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Robert O'Boyle

Jun 18, 2010, 11:00:06 AM6/18/10
to us...@admb-project.org

Can anyone let me know if I can run C++ code alone in the ADMB IDE or is the IDE more specific to ADMB applications? The reason that I ask is that I am new of ADMB and would like to use the IDE but also have separate C++ code projects.







Arni Magnusson

Jun 18, 2010, 7:17:25 PM6/18/10
to Robert O'Boyle, us...@admb-project.org

The answer is yes. Inside ADMB-IDE is the Emacs editor, and you can
definitely use Emacs to work with C++. ADMB-IDE also comes with the GCC
compiler for C++ and the GDB debugger, so in a way you're all set.

Emacs is a powerful editor, but the default settings are silly. You can
configure it extensively, but here's how it works out of the box:


Start ADMB-IDE and open an existing hello.cpp. Notice that the mode line
near the bottom of the frame says (C++/l Abbrev), and the code is shown
using helpful colors.

Now run M-x compile [RET] (that's Alt-x compile enter). Emacs guesses that
you want to run

make -k

but delete that and type

g++ -static -o hello hello.cpp

or if you're a fast typist

g++ -s -static -Wall -o hello hello.cpp

and press enter.

The hello(.exe) executable is now ready. To run the executable from within
Emacs, do M-! hello [RET] (that's Alt-Shift-1 hello enter). The minibuffer
at the bottom of the frame should say "Hello world" if that's what the
hello.cpp program is supposed to do.


Could that be any clunkier? The good news is that you can configure Emacs
to be exceedingly smooth and efficient. As a trivial example, you could
configure a personal "C++ hook" that lets f9 compile and f10 run the C++
program that you have open.

You see, in each mode, be it ADMB, C++, or something else, Emacs looks for
your personal settings in so-called hooks. You can study a few hooks in
the .emacs file that comes with ADMB-IDE, and then study some more
starting from

This takes years to learn, but it's a rewarding journey if you edit text
files every day and enjoy tinkering. Emacs has modes for all major
programming languages, sometimes with quite sophisticated tools, and you
can use the same working environment in all operating systems. But I
should also point out that there are many C++ IDEs that are more

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Ian Taylor

Jun 18, 2010, 7:50:14 PM6/18/10
to Arni Magnusson, us...@admb-project.org, Robert O'Boyle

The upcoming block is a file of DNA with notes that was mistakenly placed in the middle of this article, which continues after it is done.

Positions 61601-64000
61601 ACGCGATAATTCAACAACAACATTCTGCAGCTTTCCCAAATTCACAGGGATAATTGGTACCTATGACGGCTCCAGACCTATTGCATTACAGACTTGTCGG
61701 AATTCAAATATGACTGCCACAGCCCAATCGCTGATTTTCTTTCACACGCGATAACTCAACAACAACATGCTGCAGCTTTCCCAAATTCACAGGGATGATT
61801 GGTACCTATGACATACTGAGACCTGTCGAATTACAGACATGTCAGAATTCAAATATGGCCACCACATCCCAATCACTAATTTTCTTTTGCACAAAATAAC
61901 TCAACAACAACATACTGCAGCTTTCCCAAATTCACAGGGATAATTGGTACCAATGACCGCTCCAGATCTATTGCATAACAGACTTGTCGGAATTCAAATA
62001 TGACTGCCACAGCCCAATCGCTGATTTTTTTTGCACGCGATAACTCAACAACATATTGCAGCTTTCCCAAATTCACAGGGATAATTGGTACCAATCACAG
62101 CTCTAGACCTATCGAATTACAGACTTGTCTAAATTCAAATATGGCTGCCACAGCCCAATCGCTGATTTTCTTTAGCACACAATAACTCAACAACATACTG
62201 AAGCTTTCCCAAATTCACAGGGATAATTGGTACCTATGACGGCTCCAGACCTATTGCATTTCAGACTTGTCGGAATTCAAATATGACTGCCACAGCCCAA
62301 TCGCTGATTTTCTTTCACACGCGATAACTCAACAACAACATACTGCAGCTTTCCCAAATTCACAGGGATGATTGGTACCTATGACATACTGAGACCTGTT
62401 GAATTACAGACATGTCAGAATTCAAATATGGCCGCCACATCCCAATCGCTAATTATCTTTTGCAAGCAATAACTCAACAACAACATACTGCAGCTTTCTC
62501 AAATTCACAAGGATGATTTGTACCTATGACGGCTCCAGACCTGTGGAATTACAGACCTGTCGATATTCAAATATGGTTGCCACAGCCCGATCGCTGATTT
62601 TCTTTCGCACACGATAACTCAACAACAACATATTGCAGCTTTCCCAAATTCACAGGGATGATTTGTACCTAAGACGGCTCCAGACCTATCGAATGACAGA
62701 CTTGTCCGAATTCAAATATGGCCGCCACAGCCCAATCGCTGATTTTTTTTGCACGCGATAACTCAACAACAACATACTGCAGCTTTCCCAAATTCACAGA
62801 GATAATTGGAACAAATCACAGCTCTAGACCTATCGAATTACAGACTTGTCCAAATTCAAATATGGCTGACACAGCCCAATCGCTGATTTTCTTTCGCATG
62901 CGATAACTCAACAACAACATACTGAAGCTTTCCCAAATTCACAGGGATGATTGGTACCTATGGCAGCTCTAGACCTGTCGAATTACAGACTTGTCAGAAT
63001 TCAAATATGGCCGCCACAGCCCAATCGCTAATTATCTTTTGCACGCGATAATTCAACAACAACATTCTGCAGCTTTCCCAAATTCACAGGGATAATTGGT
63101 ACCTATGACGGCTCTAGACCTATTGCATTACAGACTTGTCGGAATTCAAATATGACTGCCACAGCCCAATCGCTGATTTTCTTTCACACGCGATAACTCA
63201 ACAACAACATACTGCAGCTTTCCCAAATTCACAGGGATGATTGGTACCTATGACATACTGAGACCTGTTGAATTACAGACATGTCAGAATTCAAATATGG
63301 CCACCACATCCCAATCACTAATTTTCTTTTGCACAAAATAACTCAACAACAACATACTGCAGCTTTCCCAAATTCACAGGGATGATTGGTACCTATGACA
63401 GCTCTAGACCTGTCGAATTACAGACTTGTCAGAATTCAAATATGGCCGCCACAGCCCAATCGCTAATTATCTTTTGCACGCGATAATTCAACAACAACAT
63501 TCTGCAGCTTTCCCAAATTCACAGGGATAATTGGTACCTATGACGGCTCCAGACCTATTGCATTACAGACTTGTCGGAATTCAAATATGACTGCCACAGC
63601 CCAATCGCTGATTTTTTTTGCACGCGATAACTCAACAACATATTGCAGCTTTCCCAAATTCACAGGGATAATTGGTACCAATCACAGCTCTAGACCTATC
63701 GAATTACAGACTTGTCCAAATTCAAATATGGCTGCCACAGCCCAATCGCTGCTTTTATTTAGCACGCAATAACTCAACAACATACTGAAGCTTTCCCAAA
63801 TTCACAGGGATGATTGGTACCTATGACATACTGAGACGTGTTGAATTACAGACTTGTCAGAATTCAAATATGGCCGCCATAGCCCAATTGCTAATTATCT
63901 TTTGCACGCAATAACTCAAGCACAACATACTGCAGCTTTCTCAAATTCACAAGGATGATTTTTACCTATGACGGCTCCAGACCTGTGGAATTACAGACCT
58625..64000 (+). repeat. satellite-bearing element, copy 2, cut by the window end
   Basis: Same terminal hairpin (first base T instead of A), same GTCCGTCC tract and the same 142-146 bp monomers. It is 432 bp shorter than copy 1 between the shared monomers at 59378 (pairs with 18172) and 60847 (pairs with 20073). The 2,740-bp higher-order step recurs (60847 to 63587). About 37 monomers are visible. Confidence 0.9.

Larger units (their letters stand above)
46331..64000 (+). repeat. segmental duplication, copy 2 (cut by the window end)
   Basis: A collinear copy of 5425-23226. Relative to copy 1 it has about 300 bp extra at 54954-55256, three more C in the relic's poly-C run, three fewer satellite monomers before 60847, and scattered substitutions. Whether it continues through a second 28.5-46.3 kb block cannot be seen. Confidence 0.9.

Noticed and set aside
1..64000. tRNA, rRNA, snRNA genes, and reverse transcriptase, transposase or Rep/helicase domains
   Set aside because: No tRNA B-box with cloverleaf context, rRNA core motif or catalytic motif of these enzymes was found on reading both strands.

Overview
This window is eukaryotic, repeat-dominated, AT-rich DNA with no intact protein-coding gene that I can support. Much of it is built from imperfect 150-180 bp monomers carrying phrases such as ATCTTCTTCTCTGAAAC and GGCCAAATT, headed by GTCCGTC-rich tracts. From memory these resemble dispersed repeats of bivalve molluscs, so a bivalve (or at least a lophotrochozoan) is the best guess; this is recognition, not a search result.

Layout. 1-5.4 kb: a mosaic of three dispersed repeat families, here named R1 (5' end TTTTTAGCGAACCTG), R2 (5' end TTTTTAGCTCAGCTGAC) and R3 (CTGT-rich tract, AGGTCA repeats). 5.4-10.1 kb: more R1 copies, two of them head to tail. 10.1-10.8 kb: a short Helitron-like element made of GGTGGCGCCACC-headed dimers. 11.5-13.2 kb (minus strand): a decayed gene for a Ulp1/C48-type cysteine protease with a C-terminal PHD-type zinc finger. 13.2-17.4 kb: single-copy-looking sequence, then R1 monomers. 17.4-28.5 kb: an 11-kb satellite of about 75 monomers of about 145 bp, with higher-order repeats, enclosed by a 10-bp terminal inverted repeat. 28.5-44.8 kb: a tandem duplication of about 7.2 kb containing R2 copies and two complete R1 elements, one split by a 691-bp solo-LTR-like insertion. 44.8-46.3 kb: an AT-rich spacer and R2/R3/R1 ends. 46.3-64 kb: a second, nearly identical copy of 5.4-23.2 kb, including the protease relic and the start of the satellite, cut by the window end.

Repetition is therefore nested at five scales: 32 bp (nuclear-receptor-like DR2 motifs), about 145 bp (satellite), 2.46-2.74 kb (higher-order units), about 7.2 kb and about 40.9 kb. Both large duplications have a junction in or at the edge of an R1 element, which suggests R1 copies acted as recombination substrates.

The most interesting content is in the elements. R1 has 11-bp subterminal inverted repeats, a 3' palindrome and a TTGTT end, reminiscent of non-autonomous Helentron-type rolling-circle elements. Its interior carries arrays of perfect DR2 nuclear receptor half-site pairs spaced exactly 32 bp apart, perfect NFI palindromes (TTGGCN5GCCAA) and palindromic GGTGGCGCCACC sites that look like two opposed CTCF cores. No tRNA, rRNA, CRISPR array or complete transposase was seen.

As a less advanced user of Emacs who started before Arni came up with
the ADMB-IDE, I would add that Arni has taken some well chosen steps to
make it easier for beginners to use. Whereas the default installation of
Emacs has an idiosyncratic set of keyboard shortcuts and a confusing (to
me) lingo to describe the commands that they perform, for the ADMB-IDE,
Arni has enabled some common user access shortcuts:

I bring this up because if you get into the practice of configuring the
ADMB-IDE to speed it's use with C++ in general (which will not be hard),
you should not be daunted by the array of information on the web that
may seem confusing in comparison to the ease of using the program as
configured. And when in doubt, ask Arni--it turns the sun will set in
Iceland tonight, but not until after midnight.


Nathan Taylor

Jun 18, 2010, 9:37:11 PM6/18/10
to Arni Magnusson, Robert O'Boyle, us...@admb-project.org

Arni - just a curiosity

Looking through the IDE files from the google code source files, I notice that the associated compilers (in the gnu/gcc400) folder are 32 bit.  Is there a plan afoot to enable builds using the MinGW-w64 version? 



Arni Magnusson

Jun 18, 2010, 10:36:54 PM6/18/10
to Nathan Taylor, us...@admb-project.org, Robert O'Boyle
Well, to be honest I've never tried a 64-bit Windows machine.

Even though my trusty WinXP wouldn't run any of it, I could release a
64-bit ADMB-IDE, in both zip and exe format.

The first step would be to find mingw64. At first glance, it looks like
two websites offer a variety of mingw64, but I'm not in a position to test
which one works:


Some of those archives seem large and may contain unnecessary components.
I've tried to make ADMB-IDE as small as possible, not including Fortran or
the like.

The next step would be to build ADMB for 64-bit Windows. Based on
someone's success with the first step above, Johnoel could probably roll
out admb-9.1-windows-mingw-gcc4.4-64bit in both zip and exe format.

This would probably be worthwhile, mainly for people with 4+ GB of RAM and
models requiring the same. Based on various benchmarks, I don't expect
going from 32 to 64 bits will result in much speed improvement, but who
knows. But when it comes to such heavy models, the expected 60%
performance gain by running in Linux rather than Windows is worth
considering. You could still do everything else in Windows, like preparing
the model input, analyzing the output, writing up, etc.


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